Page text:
I flew down to West Palm Beach two weeks ago, and we’ve been rehearsing Billy and Me, my new play, ever since. During that time I also wrote a Wall Street Journal column, taped the third episode of Three on the Aisle, bid on a Morandi etching, saw a play and a ballet, and pretended to watch a couple of movies on TV. I haven’t done anything else of consequence since I came to town, though, nor have I wanted to. Of the ten books I brought with me to Florida, I’ve finished reading one. I did eat breakfast last Thursday with an old friend, Whit Stillman, who was passing though town, but I doubt that I’ve spoken more than a couple of sentences out loud to anyone else who wasn’t involved with Billy and Me in some way or other. If it weren’t for Twitter, Facebook, and my nightly calls to Mrs. T, who is up in Connecticut, I’d be completely cut off from the outside world.
I’ve worked on enough shows by now to be familiar with the all-consuming experience of rehearsing, yet its disorienting nature still comes as a surprise each time it happens. To join the Society of People Putting on a Show is to withdraw into what Lila Neugebauer, the stage director who’ll be the guest on the next “Three on the Aisle,” calls a “temporary community.” Each day I spend six hours sitting with the same small group of people in Palm Beach Dramaworks’ rehearsal hall. Throughout that time, our sole concern is getting Billy and Me ready to put on stage. We don’t think about anything else, or anyone else. On occasion we’re joined by a specialist—Michelle Petrucci, for instance, dropped by to spend two hours choreographing a short dance scene, and we spent two ear-opening days with Ben Furey, the New York dialect coach who helped Nick Richberg and Tom Wahl, who are playing Tennessee Williams and William Inge, home in on their characters’ regional accents—but otherwise it’s just us.
That kind of concentration is exhausting, and it doesn’t end when the day’s work is done. More often than not, I grab a quick bite to eat, sometimes with a colleague but usually alone, then drive back to the company condo where I’m staying and spend a couple of hours working on the script before falling into bed. Billy and Me was in good shape when I got here, but certain things about a play can only be learned by hearing and seeing it. Having learned them, I’ve been making changes to the script every day, most of them minor (though not trivial!) but some very significant.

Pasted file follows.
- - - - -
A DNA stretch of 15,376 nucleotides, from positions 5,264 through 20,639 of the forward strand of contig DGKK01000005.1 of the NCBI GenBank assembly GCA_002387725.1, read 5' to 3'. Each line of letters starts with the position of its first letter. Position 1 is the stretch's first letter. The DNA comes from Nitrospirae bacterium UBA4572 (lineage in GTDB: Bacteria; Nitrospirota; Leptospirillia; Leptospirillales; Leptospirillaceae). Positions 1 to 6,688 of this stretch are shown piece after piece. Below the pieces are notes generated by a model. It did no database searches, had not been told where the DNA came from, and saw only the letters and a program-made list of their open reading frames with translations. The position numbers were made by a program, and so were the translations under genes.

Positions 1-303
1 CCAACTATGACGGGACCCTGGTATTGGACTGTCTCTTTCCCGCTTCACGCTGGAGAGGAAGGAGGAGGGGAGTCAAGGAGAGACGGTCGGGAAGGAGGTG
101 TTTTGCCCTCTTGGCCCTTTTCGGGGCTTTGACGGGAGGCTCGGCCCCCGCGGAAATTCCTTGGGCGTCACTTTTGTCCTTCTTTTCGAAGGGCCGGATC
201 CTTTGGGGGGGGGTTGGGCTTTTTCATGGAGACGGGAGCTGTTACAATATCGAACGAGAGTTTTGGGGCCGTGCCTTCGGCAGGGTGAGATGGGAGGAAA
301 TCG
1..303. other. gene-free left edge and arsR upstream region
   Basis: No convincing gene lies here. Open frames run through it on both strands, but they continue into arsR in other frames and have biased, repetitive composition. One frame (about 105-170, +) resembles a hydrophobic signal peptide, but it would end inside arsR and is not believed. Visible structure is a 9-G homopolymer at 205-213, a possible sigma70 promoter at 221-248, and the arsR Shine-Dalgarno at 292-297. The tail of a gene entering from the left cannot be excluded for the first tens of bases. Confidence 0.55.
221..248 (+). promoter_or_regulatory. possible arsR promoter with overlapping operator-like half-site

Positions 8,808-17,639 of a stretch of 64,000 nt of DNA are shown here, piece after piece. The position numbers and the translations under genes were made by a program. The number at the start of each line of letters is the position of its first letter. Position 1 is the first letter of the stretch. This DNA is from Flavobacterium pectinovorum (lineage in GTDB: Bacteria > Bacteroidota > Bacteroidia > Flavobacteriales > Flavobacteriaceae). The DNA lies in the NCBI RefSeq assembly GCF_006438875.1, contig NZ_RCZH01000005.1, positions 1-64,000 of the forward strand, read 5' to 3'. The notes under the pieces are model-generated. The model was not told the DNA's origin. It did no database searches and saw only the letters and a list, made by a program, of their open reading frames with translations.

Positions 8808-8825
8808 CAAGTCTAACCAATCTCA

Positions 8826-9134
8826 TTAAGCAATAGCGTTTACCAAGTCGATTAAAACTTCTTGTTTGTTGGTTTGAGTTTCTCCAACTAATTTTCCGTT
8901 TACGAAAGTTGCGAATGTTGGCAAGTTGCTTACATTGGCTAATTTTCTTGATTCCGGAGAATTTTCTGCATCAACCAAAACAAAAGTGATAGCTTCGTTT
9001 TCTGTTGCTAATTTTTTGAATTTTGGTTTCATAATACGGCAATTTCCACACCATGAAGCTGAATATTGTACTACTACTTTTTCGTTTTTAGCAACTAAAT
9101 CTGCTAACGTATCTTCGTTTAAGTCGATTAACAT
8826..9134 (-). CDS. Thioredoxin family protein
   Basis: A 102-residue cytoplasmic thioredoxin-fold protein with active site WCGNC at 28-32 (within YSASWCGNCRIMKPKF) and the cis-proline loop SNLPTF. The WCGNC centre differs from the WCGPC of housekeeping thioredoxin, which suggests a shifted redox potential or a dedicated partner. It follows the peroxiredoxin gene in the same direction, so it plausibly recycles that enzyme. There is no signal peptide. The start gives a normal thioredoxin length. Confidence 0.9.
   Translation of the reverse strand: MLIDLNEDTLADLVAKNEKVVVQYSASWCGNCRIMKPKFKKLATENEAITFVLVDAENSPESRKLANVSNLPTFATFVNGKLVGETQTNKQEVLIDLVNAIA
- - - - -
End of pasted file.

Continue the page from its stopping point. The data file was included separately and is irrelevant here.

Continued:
Among other things, I’ve written three new monologues and made major revisions to three other key scenes, working closely with Bill Hayes, the director, and Nick, Tom, and Cliff Burgess, our three-man cast. I actually wrote one of the new speeches while Bill and Nick were rehearsing its predecessor. As soon as they were finished, I showed them the speech, Nick sight-read it, and Bill put it into the script without changing a word.
I hasten to add that our hard work is often great fun. We spend a lot of time laughing, and on occasion we get a little punchy from our labors and start laughing uncontrollably at everything that everybody says and does. When that happens, Debi Marcucci, our stage manager and assistant director, suggests to Bill that it might be a good time to take a break. Billy and Me has its first public preview in two and a half weeks, and just because things are going well doesn’t mean we don’t have plenty more to do between now and then.
Part of the pleasure of working on a play arises from getting to know the members of your temporary community. Bill and I had already collaborated on Palm Beach Dramaworks’ 2016 production of Satchmo at the Waldorf, which I directed, and Nick and Tom workshopped Billy and Me with us, but most of the other people involved in the show are new to me. I like them all enormously—I’ve already made a good friend—and I look forward to coming to work each morning.